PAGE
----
Letter, Opinion

Keep books in libraries 

Dear Editor, 

As members of the Vermont Antiquarian Booksellers Association, we have dedicated a portion of our lives to the care of used and rare books.  Our shops exist to aggregate good books and to find suitable homes for each. Unsurprisingly, we were horrified to learn of the state university administration’s decision to eliminate physical books from their libraries. Paraphrasing Cicero: “A library without books is like a body without a soul.”

 Learning cannot be conflated with the mere acquisition of information. Rather, education – and the books that fill libraries are pathways to opening minds, to developing curiosity and to the extraordinary pleasure of pursuing that curiosity to wherever it leads.  Information alone – whatever its format – simply cannot do this.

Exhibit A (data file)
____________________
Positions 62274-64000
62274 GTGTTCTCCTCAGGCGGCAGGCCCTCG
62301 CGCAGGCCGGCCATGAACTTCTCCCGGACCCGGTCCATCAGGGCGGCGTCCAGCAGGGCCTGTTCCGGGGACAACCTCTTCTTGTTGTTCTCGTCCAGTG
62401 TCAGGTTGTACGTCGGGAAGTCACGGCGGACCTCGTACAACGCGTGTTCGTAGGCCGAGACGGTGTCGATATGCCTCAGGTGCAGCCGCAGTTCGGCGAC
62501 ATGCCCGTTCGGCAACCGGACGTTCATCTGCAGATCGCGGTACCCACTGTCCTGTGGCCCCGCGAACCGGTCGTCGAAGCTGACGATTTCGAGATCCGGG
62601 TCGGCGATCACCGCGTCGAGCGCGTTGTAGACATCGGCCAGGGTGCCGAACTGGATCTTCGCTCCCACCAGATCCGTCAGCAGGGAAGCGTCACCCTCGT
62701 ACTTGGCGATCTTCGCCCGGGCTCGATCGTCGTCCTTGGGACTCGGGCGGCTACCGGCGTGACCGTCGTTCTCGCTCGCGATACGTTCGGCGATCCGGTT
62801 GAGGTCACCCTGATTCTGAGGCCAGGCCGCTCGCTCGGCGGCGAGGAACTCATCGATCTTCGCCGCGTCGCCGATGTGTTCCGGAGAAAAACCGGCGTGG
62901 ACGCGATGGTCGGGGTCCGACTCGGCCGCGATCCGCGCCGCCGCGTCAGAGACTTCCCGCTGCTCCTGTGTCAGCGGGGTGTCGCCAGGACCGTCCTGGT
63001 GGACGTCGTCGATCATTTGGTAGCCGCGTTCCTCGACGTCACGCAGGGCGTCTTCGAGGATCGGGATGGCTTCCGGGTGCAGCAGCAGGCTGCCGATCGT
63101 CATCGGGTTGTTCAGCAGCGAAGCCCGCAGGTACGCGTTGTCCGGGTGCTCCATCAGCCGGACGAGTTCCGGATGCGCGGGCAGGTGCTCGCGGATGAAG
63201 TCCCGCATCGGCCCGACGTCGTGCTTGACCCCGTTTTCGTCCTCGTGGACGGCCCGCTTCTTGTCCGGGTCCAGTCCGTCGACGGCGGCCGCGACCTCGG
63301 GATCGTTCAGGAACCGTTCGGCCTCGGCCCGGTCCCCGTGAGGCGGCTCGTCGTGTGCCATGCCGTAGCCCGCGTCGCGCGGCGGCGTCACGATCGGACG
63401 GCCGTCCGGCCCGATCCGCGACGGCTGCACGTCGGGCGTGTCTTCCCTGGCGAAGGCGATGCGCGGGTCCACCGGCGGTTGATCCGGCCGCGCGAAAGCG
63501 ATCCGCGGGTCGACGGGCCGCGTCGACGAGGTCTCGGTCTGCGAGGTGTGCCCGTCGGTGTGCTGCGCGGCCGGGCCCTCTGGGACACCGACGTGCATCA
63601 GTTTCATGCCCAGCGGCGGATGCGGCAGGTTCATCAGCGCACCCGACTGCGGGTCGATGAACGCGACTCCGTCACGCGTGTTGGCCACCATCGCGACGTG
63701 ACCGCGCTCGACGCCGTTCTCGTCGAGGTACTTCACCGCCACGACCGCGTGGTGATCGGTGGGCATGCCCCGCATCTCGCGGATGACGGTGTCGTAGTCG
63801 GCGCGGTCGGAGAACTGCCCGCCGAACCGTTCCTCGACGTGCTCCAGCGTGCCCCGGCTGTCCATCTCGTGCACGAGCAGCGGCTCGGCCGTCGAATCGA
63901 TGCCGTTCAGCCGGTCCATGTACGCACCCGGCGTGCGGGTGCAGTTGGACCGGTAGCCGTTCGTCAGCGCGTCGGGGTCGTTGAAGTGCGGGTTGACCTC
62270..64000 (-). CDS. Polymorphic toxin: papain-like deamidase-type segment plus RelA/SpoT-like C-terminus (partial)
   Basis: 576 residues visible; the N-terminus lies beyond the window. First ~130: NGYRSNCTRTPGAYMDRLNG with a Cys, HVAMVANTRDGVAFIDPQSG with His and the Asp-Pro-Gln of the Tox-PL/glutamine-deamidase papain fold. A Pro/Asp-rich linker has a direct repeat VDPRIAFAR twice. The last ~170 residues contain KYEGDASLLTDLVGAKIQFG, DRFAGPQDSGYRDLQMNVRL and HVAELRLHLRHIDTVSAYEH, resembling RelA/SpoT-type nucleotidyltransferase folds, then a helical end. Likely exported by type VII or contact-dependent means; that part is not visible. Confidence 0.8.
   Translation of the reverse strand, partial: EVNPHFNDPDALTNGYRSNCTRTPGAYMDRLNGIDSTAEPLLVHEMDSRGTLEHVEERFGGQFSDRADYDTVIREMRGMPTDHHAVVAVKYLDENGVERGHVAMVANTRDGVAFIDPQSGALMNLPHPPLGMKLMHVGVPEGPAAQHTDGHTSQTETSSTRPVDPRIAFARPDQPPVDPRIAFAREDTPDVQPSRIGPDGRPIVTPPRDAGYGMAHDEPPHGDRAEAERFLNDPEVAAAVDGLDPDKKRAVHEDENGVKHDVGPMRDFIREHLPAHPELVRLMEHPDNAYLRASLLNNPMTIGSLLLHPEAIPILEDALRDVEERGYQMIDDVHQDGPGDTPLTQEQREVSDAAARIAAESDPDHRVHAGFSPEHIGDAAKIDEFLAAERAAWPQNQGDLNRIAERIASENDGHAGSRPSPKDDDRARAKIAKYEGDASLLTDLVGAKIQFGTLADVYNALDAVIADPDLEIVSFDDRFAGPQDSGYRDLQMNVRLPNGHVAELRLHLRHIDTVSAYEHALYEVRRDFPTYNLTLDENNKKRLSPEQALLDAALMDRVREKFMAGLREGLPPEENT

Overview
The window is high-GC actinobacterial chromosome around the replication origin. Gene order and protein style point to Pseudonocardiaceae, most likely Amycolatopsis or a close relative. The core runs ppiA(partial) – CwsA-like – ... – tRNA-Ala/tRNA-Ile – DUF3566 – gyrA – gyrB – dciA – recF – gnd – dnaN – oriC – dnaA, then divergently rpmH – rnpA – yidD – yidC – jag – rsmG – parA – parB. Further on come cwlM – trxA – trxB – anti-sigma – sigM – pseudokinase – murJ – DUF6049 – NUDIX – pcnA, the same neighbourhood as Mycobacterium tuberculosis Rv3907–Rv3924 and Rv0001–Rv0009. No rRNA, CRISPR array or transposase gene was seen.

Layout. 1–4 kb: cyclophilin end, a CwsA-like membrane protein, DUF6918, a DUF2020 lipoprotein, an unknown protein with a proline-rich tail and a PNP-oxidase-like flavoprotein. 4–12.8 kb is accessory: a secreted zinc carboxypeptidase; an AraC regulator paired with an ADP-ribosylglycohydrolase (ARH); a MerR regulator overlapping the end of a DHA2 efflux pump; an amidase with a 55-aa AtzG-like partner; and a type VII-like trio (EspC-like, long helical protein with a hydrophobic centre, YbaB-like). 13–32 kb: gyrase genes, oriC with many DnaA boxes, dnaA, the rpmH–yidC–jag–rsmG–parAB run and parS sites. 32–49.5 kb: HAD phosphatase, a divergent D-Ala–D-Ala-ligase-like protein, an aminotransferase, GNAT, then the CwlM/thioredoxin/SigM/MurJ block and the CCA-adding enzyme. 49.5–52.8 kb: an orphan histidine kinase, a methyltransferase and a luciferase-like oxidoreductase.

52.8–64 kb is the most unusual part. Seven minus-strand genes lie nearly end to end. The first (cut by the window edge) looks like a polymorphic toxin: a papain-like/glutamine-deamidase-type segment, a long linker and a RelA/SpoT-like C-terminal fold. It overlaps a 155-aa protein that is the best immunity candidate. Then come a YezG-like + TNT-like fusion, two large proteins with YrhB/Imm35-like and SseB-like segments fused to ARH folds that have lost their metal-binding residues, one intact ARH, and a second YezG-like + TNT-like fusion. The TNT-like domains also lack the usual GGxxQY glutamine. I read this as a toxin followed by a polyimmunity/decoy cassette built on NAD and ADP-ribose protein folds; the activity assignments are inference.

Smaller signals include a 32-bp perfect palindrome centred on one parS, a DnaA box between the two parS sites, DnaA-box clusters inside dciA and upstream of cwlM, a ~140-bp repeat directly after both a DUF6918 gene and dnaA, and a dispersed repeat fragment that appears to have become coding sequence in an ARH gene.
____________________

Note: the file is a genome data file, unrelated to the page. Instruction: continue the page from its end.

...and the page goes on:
The digitization of information and the computers and internet which undergird it provide enormous benefits.  A university library without access to digital information is unthinkable, but so too is a library without books. This is not an either or proposition. 

Digital information is a great way to get answers to the questions you’ve already asked, but only books can stir the imagination to ask the questions you hadn’t thought of previously. Anyone who has tried to browse books on the internet understands this difference.  You may find the book you were looking for easily on the internet, but in a library it might be sitting next to the one you didn’t know existed, but which changed your life.

 “Books are no more threatened by Kindle than stairs by elevators,” said Stephen Fry.

John Greenberg, The Bear Bookshop, on behalf of the officers and membership of  Vermont Antiquarian Booksellers Association.

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